What the hell is wrong with people??
And right now, as my tweet posted above clearly states, I’m getting ready to go do some homemaking. I’ll be vacuuming, washing floors, scrubbing tubs and toilets, dusting, etc, etc. I won’t be able to answer the phone.
And after I get finished with my chores, I’m going to the pool. And after I come home, I’m going to get some reading and some editing done.
Me saying, “I’m unavailable” isn’t an invitation for my phone to start ringing and texts to start pouring in. Why people think that, I have no fucking clue. But it’s rude.
So don’t call me. I’m busy!
eta: btw ftr, i use a third party site that feeds my blog posts (ie, what i post here) to twitter. another third party site feeds my twitter posts to facebook. so, whatever i post here or on twitter eventually does make its way to facebook.
Randall wrote at The Cauldron a bit ago:
If “never affect others without their permission” is a good moral rule, it ought to apply to holding a door open for someone without asking if they want you to without regard to whether one opens that door by using ones hands or by “wiggling one’s nose.”
… which immediately turned my mind to one of my biggest pet peeves. Holding doors open for people.
When I was pregnant with Tayler and trying to finagle a stroller full of Thomas and shopping it was bad enough, but when I was trying to tote two small boys, purses, diaper bags, and shopping, it got worse. Even when I’ve been out alone, whether I’ve had my arms full or not, I can’t name the number of times that both men and women have let doors slam into my face – even Preston’s guilty!
Me, I go out of my way to hold doors open for people – especially if it’s a woman struggling with a stroller and shopping – because I’ve been there myself. I know what it’s like to struggle a door open only to get stuck in it not even halfway through and have people look at me as if I’ve sprouted two heads – and not offer to come help!
I know what it’s like to have my arms full and have a heavy door fall back into my face, or gods forbid smash my fingers because I’ve tried to grab it (I don’t do that anymore). I can’t name the times I thought someone appeared to be moving toward the whole holding a door open for me only to have the door or the side of it smash into me. Ow.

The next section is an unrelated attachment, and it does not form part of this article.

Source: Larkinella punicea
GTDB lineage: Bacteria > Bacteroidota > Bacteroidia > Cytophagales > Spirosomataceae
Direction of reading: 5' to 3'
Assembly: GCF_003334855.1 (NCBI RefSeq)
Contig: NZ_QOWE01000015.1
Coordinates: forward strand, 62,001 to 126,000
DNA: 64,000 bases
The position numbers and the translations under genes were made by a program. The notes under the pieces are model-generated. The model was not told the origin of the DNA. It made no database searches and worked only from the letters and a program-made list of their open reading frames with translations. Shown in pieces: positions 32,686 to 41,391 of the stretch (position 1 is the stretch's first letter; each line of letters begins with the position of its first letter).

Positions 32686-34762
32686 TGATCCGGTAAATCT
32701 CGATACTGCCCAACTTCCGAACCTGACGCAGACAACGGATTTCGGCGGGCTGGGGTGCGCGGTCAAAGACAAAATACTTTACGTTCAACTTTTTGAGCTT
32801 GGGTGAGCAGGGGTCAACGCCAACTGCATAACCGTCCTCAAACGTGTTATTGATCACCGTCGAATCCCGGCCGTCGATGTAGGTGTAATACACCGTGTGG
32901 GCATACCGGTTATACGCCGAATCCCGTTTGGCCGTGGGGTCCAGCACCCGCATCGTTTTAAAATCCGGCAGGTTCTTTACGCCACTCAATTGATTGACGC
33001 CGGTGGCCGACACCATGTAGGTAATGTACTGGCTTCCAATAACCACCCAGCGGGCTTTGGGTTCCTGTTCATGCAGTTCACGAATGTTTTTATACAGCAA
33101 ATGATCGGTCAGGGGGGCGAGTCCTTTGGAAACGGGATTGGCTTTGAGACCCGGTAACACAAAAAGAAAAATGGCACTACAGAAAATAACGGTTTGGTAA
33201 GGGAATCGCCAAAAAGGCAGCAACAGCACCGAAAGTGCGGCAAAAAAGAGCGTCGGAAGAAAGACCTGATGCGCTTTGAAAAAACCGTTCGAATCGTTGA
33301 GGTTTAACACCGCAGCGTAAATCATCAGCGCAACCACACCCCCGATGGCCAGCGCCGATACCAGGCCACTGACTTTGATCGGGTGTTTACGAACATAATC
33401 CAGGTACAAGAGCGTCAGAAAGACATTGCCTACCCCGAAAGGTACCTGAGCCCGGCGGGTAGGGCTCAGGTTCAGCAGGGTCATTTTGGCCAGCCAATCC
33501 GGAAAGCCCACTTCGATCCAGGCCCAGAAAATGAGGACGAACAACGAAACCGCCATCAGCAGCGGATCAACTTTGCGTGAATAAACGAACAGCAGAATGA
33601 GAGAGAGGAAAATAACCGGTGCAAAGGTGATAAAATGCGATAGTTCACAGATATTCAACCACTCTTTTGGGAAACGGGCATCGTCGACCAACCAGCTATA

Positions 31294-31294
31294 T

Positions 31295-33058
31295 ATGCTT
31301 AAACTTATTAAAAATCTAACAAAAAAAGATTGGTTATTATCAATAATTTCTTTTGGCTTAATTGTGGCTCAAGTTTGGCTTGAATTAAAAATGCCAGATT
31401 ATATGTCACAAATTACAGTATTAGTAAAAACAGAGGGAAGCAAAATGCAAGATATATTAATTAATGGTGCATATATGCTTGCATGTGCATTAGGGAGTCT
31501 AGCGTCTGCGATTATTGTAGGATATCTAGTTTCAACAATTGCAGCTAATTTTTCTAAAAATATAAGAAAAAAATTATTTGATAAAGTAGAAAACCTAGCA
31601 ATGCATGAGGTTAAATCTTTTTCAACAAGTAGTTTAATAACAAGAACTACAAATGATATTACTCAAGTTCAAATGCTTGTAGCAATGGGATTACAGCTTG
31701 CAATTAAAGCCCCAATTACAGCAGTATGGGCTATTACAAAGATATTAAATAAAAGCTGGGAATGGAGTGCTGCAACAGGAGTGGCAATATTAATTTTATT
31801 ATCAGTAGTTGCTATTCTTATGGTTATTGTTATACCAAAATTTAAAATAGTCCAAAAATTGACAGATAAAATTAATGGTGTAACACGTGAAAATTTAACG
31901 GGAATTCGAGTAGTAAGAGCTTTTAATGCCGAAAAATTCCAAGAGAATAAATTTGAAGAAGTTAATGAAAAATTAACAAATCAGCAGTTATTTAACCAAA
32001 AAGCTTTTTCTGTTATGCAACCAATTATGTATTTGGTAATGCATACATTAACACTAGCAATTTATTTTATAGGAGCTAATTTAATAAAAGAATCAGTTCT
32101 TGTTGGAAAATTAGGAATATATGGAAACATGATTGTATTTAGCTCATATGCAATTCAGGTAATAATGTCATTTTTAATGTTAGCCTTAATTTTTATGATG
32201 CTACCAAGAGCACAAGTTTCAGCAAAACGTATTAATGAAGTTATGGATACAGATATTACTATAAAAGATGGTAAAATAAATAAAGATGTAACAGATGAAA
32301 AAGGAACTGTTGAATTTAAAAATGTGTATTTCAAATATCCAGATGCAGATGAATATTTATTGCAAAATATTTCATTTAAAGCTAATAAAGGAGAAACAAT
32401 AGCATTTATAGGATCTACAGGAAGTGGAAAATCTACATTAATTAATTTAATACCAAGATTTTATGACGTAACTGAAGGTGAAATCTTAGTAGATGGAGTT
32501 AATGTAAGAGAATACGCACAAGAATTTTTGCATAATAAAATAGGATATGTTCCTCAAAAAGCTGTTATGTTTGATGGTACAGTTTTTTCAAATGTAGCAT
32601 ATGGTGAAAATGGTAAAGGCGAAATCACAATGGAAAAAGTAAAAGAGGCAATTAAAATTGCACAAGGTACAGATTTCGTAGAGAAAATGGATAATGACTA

Now, I’m a vindictive sort of person – especially if something or someone finds me in just the right mood or emotional state. Once, after having had a day of this, the next time I went out, I paid it forward. Yeah, not very nice and not even to the same people who did it to me, but hey. I’m a firm believer in what comes around goes around – and sometimes I’m the person who brings it. Did what I did help solve anything? Probably not. Did what I did make me feel better? You better believe it!
And yes, for anyone who’s wondering, I’ve done this to Preston, too, when he “forgets”. Let a door slam into his face once, and he remembers quick enough.
I met a man, a patient’s son, when I worked at the nursing home in Richmond in the Spring of ’94. He held a door for me while I was on my way out go to home for the day. I thanked him profusely. He told me that as a child he’d learned the hard way to hold doors; his mother taught him right. See, he said that as soon as he was big enough to walk and open doors, any time he and his mother were anywhere together, even if it was at home, if he went through a door and didn’t hold it open it for her, he wasn’t allowed to go through it. He had to go back and wait for her on the other side of it.
Works for me.
So yeah. Anytime someone does hold a door for me, man or woman, I thank them, whether my arms are full or not. It’s like when someone actually takes the time to count change back at the store (which 99% of cashiers don’t now), I say thank you. (and most of the time, I’m telling the cashier to have a good evening before hey have a chance or remember to tell me.)
Whatever happened to common curtesy??